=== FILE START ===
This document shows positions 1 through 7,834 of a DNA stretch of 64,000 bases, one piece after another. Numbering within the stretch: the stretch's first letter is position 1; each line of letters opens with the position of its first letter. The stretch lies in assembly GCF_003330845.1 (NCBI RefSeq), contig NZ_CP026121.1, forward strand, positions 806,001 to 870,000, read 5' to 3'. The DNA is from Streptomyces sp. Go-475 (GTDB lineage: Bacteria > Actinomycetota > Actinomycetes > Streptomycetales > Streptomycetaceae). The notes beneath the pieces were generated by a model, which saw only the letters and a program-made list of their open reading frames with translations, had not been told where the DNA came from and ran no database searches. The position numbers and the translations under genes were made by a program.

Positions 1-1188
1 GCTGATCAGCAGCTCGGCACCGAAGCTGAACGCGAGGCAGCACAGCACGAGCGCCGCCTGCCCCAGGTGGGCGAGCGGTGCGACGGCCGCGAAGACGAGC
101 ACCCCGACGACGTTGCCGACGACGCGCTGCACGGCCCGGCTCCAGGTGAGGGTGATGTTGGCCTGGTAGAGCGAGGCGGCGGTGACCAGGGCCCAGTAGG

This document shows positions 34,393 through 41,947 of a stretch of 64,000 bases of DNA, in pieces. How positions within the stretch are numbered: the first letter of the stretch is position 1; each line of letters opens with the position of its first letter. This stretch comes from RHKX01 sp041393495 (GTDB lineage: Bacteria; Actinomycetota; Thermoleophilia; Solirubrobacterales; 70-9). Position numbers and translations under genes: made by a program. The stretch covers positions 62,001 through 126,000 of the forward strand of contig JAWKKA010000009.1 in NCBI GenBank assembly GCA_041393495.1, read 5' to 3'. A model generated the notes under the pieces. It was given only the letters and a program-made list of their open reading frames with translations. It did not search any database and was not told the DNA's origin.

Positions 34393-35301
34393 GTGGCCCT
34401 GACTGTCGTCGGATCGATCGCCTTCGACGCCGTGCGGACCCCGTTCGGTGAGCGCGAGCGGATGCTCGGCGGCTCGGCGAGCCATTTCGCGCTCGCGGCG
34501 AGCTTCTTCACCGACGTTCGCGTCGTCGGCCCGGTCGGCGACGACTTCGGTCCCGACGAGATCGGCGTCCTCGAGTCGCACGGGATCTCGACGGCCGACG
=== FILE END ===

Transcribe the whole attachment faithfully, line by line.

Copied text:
This document shows positions 1 through 7,834 of a DNA stretch of 64,000 bases, one piece after another. Numbering within the stretch: the stretch's first letter is position 1; each line of letters opens with the position of its first letter. The stretch lies in assembly GCF_003330845.1 (NCBI RefSeq), contig NZ_CP026121.1, forward strand, positions 806,001 to 870,000, read 5' to 3'. The DNA is from Streptomyces sp. Go-475 (GTDB lineage: Bacteria > Actinomycetota > Actinomycetes > Streptomycetales > Streptomycetaceae). The notes beneath the pieces were generated by a model, which saw only the letters and a program-made list of their open reading frames with translations, had not been told where the DNA came from and ran no database searches. The position numbers and the translations under genes were made by a program.

Positions 1-1188
1 GCTGATCAGCAGCTCGGCACCGAAGCTGAACGCGAGGCAGCACAGCACGAGCGCCGCCTGCCCCAGGTGGGCGAGCGGTGCGACGGCCGCGAAGACGAGC
101 ACCCCGACGACGTTGCCGACGACGCGCTGCACGGCCCGGCTCCAGGTGAGGGTGATGTTGGCCTGGTAGAGCGAGGCGGCGGTGACCAGGGCCCAGTAGG

This document shows positions 34,393 through 41,947 of a stretch of 64,000 bases of DNA, in pieces. How positions within the stretch are numbered: the first letter of the stretch is position 1; each line of letters opens with the position of its first letter. This stretch comes from RHKX01 sp041393495 (GTDB lineage: Bacteria; Actinomycetota; Thermoleophilia; Solirubrobacterales; 70-9). Position numbers and translations under genes: made by a program. The stretch covers positions 62,001 through 126,000 of the forward strand of contig JAWKKA010000009.1 in NCBI GenBank assembly GCA_041393495.1, read 5' to 3'. A model generated the notes under the pieces. It was given only the letters and a program-made list of their open reading frames with translations. It did not search any database and was not told the DNA's origin.

Positions 34393-35301
34393 GTGGCCCT
34401 GACTGTCGTCGGATCGATCGCCTTCGACGCCGTGCGGACCCCGTTCGGTGAGCGCGAGCGGATGCTCGGCGGCTCGGCGAGCCATTTCGCGCTCGCGGCG
34501 AGCTTCTTCACCGACGTTCGCGTCGTCGGCCCGGTCGGCGACGACTTCGGTCCCGACGAGATCGGCGTCCTCGAGTCGCACGGGATCTCGACGGCCGACG